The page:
For most people, flu is unpleasant, but it’s not serious. However, some people can develop potentially serious complications from flu, such as bronchitis and pneumonia. These people are advised to have a flu jab each year.
Who should have a flu jab?
If you’re pregnant, you’re advised to have the flu vaccine, regardless of the stage of pregnancy you’ve reached. That’s because there’s strong evidence to suggest pregnant women have an increased risk of developing complications if they get flu.
It’s safe to have the flu vaccine at any stage of pregnancy from conception onwards. The vaccine doesn’t carry any risks for you or your baby. Talk to your GP or midwife if you are unsure about the vaccination.
People with medical conditions
The flu vaccine is recommended for anyone with a serious long-term health conditions including
- Chronic (long-term) respiratory diseases, such as asthma or bronchitis
- Chronic liver disease, such as hepatitis
- Chronic heart disease, such as heart failure
- Chronic kidney disease
- Chronic neurological conditions, such as Parkinson’s disease or motor neurone disease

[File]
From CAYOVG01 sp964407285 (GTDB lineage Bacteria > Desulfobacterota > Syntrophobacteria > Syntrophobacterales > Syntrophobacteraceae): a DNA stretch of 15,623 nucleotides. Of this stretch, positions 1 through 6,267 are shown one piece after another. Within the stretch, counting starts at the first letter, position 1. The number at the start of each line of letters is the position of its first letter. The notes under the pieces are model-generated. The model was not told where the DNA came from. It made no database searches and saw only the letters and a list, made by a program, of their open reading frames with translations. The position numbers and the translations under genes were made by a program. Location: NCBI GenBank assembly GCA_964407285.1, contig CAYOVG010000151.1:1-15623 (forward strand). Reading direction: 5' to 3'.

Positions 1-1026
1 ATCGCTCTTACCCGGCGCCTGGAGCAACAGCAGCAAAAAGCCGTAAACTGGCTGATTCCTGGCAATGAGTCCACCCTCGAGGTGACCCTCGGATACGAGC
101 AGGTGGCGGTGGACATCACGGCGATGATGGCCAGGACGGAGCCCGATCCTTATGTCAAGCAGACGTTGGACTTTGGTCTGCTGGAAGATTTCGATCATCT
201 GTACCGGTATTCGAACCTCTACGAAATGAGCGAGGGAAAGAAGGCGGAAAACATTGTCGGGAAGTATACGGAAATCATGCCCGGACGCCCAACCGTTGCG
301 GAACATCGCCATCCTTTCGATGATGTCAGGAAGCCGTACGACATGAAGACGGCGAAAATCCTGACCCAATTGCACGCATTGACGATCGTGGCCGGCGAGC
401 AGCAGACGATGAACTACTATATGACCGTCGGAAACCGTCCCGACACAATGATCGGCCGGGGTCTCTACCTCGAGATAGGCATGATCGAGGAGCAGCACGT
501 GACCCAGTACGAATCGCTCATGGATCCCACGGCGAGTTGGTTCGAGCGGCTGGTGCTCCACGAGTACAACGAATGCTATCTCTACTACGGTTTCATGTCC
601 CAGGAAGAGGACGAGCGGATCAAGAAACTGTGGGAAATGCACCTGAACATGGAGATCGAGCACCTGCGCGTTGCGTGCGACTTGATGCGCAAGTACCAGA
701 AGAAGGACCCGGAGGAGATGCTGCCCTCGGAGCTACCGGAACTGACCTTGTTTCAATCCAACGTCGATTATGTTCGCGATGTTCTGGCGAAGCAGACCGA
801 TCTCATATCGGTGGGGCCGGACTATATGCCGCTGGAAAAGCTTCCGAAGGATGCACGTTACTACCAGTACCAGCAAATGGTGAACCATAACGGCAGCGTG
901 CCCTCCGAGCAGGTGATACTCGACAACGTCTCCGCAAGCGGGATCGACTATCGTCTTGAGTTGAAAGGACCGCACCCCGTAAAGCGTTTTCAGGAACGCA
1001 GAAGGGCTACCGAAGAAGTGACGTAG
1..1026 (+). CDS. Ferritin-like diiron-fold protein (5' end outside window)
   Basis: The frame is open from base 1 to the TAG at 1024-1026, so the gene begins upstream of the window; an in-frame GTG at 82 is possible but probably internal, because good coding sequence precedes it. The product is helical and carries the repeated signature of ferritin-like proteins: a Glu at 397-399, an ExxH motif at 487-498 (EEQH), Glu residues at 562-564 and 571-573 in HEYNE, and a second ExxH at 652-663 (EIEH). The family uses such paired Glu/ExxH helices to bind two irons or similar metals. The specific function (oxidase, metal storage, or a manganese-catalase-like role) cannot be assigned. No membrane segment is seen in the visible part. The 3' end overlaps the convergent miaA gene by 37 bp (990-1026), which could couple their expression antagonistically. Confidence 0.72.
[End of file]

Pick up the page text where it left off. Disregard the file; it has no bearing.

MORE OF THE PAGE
- Spleen problems – for example, sickle cell disease or if you have had your spleen removed
- A weakened immune system as the result of conditions such as HIV and AIDS, or medication such as steroid tablets or chemotherapy
- Children over the age of six months with a long-term health condition
- Healthy children aged two, three and four
Health and social care workers
Outbreaks of flu can occur in health and social care settings, and, because flu is so contagious, staff, patients and residents are all at risk of infection.
If you’re a front-line health and social care worker get a flu vaccine to protect your colleagues and other members of the community.
Don’t forget to log the flu vaccine in your Cenhealth Health Diary and Vaccinations tracker. Start today